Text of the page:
Focus Magazine Reviews Volkswagen e-Up! – Video


“This year, the Formula E championships will see battery-powered cars tear their way around some of the world’s biggest cities. With the series well under way, Focus decided to see what the current crop of electric cars can do for day-to-day motorists. Next up: the Volkswagen e-up!”

Volkswagen e-Up!

Volkswagen e-Up!

States the video description.

If you live in Europe and are looking for an affordable city electric vehicle, then perhaps the Volkswagen e-Up! is for you. (No sales pitch intended)

Focus Magazine reviews the e-Up! and as mentioned, it’s appearance is basically the same as the gas version. The only notable differences on the outside would be the aero-like wheels and the charge port..

Here are a few specs on the e-Up!:

  • 81 hp.
  • 155 lb ft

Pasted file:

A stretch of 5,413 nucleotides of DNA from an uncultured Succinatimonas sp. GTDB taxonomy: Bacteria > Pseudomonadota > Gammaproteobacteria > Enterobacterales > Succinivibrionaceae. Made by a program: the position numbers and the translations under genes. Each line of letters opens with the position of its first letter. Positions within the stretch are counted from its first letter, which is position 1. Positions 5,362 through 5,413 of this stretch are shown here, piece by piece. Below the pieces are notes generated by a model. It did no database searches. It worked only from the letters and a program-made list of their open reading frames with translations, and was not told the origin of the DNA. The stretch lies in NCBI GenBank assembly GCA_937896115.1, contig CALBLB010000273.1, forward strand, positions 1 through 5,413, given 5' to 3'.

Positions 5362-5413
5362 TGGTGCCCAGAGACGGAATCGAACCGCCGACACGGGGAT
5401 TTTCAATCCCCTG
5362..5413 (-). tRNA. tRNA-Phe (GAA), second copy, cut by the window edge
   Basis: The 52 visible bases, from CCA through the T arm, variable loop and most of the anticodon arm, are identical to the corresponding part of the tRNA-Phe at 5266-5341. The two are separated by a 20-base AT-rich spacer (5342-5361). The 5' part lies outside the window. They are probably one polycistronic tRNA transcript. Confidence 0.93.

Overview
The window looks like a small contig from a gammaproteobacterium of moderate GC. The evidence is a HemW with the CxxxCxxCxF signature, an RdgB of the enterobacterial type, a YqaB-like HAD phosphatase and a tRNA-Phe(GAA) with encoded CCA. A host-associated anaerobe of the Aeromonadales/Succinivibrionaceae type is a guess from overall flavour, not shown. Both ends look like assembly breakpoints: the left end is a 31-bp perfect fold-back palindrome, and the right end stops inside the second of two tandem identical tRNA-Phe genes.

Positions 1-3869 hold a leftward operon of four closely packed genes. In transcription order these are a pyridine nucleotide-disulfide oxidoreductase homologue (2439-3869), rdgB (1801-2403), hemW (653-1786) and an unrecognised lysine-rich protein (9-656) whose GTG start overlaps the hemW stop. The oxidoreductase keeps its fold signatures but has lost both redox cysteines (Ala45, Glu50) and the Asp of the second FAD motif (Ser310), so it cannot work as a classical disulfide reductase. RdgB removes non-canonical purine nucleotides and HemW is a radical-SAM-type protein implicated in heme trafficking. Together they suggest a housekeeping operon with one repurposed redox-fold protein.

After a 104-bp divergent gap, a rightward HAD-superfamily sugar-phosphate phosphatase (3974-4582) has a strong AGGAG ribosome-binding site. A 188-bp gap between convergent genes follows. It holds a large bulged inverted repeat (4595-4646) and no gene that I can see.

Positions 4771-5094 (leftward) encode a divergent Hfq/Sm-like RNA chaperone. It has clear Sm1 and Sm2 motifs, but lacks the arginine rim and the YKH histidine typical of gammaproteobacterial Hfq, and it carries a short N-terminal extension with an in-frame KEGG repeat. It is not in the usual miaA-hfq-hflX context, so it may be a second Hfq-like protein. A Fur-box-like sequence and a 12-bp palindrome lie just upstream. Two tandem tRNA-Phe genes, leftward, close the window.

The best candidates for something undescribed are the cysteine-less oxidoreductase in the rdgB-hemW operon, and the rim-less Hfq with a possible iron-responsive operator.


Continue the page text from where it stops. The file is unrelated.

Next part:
• 18.7kWh lithium ion battery pack.
  • Claimed range of up to 93 miles (rated at 160 km/99 miles on NEDC-which translate to about 65 on the US-EPA scale).
  • Full recharge in 6 hours.
  • Optional CCS fast charger.
  • Top speed of 81 mph.
  • 0 to 62 in 12.4 seconds.
  • Warranty on battery pack is eight years or 100,000 miles, whichever comes first.

Unfortunately, the e-Up! is not available in America and likely will never be offered here.

Categories: Test Drives, Videos, Volkswagen


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17 Comments on "Focus Magazine Reviews Volkswagen e-Up! – Video"

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Dr. Kenneth Noisewater

12+ sec 0-60? That’s reason enough to not try and sell in the US. What an embarrassment!

You are confused.
It is a small city car, not a Go-Kart.

Dr. Kenneth Noisewater

Smaller than a Spark EV?

18kWh battery should allow for 100kW motor _easy_. No excuse other than segmentation and “we have to make EVs look bad so we’ll build crap ones and complain about mandates” corpthink.